Even on this day, in several parts of Northern Kerala, the Onappottan, dressed in traditional costume, visits every household in that area, showering his blessings on one and all. This, however, is slowly starting to become a rare sight in the more populated areas. The tradition, though, continues in the villages of this region.

Mahabali's Reign Comes to an End

Vaman Avatar - Orissa Pattachitra Painting
Vaman Avatar - Orissa Pattachitra Painting
Once Mahabali made his promise, Vamana took a Vishvarupa (gigantic form) and grew in size till he towered above the Heavens. He measured the entire Earth with just one footstep. With the second footstep, he spanned the Heavens. He then mockingly asked Mahabali where he could place his third and final footstep. Realizing that Vamana was Vishnu after all, Mahabali humbly asked him to place his foot on his own head.

In doing so, Vamana sent Mahabali down to Sutala, a Netherworld similar to Heaven. The location where Vamana placed his last footstep is considered to be the village of Thrikkakara (literally meaning, "the Holy Foot"), the center of Onam celebrations in Kerala.

Vishnu Blesses Bali

Ever since the incident, Vamana is believed to be the Dwarapala (Guardian of the Gates) of Bali's palace in Sutala. Vamana granted Bali rule over the Netherworld, also promising him that the King would hold the position of Indra for one Manvantara, thus fulfilling the latter's wish to rule as Indra.

As a final gift, Vamana granted Bali permission to visit his subjects once every year. Onam is celebrated to welcome this annual visit from Mahabali. Mahabali, as his very name suggests, is venerated for having become a martyr for the sake of Truth. In fact, his name literally means "Great Sacrifice".

Incidentally, it is believed that Kerala's downfall began the very day Mahabali was sent to Patala. Devotees consider that the land that was once flawless during Mahabali's rule is in an ever-increasing state of chaos ever since the benevolent King's departure from it.

The Ten Days of Onam

Onam festivities go on for a period of 10 days, ending with the day of the Thiruvonam. These 10 days coincide with the 10 nakshatras or stars, according to the Malayalam almanac. They are as follows:

1. Attham

It is believed that on this day, Mahabali prepares to go on his journey from Patala to Kerala. Major festivities and processions are undertaken in the town of Thrippunithura, which is considered to be the capital city in the ancient times. Even at present, this spectacular "royal" procession takes place with the same joy and verve.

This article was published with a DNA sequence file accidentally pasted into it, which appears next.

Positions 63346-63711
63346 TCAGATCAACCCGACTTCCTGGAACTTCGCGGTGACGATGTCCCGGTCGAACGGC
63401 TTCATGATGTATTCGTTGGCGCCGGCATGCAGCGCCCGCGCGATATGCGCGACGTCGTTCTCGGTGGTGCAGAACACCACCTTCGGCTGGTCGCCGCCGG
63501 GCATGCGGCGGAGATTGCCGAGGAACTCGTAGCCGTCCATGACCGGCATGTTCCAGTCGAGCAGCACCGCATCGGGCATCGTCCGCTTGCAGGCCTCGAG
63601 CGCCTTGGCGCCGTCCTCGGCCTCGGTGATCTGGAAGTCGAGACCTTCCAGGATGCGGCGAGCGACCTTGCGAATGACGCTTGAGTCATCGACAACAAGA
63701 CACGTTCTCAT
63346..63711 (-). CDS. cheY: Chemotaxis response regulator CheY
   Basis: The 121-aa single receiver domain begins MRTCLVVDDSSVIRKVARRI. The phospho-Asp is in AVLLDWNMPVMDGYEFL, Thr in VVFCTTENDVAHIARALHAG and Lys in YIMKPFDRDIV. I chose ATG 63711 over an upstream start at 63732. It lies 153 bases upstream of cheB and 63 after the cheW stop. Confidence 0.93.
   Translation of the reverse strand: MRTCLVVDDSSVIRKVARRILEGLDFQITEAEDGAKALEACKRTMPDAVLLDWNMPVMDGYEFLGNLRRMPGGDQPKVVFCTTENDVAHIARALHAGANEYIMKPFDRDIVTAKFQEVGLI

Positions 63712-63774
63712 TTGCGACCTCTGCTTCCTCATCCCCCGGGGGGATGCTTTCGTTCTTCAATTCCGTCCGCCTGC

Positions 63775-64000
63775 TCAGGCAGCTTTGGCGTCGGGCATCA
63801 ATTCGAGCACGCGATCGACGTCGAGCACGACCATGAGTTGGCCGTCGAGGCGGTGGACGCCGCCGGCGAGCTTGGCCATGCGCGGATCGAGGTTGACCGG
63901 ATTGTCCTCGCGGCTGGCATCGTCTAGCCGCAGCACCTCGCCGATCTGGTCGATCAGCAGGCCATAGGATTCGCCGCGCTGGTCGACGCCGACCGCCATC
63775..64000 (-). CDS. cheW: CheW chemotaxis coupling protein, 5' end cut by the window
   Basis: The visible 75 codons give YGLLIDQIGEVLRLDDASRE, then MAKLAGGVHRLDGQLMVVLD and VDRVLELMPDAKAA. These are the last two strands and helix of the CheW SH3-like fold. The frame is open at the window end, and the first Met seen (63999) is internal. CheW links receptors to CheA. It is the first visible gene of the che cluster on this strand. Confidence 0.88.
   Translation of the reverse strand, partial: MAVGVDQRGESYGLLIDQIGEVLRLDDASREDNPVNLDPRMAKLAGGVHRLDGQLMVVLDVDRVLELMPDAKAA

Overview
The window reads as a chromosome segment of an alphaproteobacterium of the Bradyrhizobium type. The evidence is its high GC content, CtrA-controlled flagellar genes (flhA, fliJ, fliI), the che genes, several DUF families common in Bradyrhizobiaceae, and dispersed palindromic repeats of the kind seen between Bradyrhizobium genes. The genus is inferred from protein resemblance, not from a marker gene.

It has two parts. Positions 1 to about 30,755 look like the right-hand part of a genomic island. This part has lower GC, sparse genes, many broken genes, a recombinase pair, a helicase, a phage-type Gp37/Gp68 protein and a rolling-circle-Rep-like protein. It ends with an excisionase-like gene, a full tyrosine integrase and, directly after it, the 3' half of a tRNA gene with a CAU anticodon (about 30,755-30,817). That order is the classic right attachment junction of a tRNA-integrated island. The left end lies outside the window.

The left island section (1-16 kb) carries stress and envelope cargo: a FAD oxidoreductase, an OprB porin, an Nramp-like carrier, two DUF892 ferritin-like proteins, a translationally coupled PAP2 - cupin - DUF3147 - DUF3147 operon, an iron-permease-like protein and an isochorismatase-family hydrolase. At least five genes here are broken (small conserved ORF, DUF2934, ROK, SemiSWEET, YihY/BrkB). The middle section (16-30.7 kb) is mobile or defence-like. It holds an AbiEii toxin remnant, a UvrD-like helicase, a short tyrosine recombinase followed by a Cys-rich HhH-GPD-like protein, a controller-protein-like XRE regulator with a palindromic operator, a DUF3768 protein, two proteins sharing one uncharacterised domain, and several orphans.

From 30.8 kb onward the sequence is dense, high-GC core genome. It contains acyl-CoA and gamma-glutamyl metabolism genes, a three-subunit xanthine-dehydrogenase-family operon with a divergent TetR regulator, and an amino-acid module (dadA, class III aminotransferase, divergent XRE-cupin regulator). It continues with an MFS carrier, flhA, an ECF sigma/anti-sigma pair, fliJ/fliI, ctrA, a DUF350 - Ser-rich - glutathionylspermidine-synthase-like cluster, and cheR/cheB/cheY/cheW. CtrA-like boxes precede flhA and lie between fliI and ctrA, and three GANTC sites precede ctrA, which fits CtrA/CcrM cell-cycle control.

A small Pookalam is created on this day and it is called Atthapoo. Comprising only yellow flowers, this is installed in front of each house. Statues of Mahabali and Lord Vamana (the fifth Avatara of Shri Maha Vishnu) are also installed at the entrance of each home. These statues are usually made of clay or earth and resemble conical structures, with a round base, tapering to form a peak at the top.

2. Chitthira

This is the second day of the festival. One more layer of flowers is added to the Pookalam and people start cleaning their house, prior to the main Onam day.

3. Chothi

The Chothi or Swati nakshatra (star) falls on this third day of Onam festivities. While people keep adding to the Pookalam, they also shop for new clothes and ornaments. Onam is marked by the spirit of gifting friends and near ones clothes and other items.

4. Vishakham   

This is considered to be a very auspicious day. Markets used to open their harvest sale on this day, in the ancient times. While this day proves to be very hectic for the business class, it now marks the start of various Onam-related competitions. One of the most popular competitions is the Pookalam competition.

5. Anizham

The day of Anizham or the Anusha nakshatram is filled with more vibrant activity. Snake boats start to prepare for the Aranmula Uthrattathi Vallamkali, the legendary boat race, which kicks off with great fanfare on this day. A mock Vallamkali is conducted on this day at Aranmula, so as to get the participants mentally and physically ready for the rounds to come immediately after Onam.

6. Thrikketta

The sixth day of festivities is marked by particularly heightened celebrations. Schools, colleges and public offices usually start their Onam holidays on this day. People leave their cities to go visit their native homes to celebrate this festival with their near and dear ones. In the meantime, the Pookalams slowly keep getting larger, with flowers of greater variety being added to them.

7. Moolam

In many Malayalee houses, a mini Onasaddhya (ritual feast) is prepared on this day. The bigger temples too offer special saddhyas from this day on. Cultural events include the Pulikkali (masked leopard dance) and other traditional folk dance forms such as Kaikottikkali. The official Kerala State Government festivities commence on this day, with major Kerala cities such as Thiruvananthapuram, Kochi and Kozhikode being brilliantly illuminated, followed by community fireworks.

8. Pooradam

The installed statues of Mahabali and Vamana are washed and cleaned, before taking them on a procession around the house. They are later installed right in the center of the Pookalam and are smeared with a batter made from rice flour. This smearing ritual, called Poorada Unnikal, is done by small children. The statue is now called Onatthappan. Many Malayalees make their final purchases before the Thiruvonam day arrives.

9. Uthradam

Uthradam is celebrated in a very big way, since it marks the eve of Onam. It is often marked by a frenzy of last-minute shopping, known as Uthradappachil. This day is considered very auspicious to purchase fresh vegetables, fruits and other provisions required by the household.

The Uthradam day is also regarded as the First Onam, as it marks the arrival of Mahabali in Kerala. It is believed that the King would be spending the next 4 days in his erstwhile kingdom. Elaborate feasts are prepared in order to welcome him - in fact, the Uthrada feasts are very popular in traditional Malayalee households. Women of the household also cut the first set of vegetables on this day, to mark the start of the preparations for the grand Onasaddhya.

10. Thiruvonam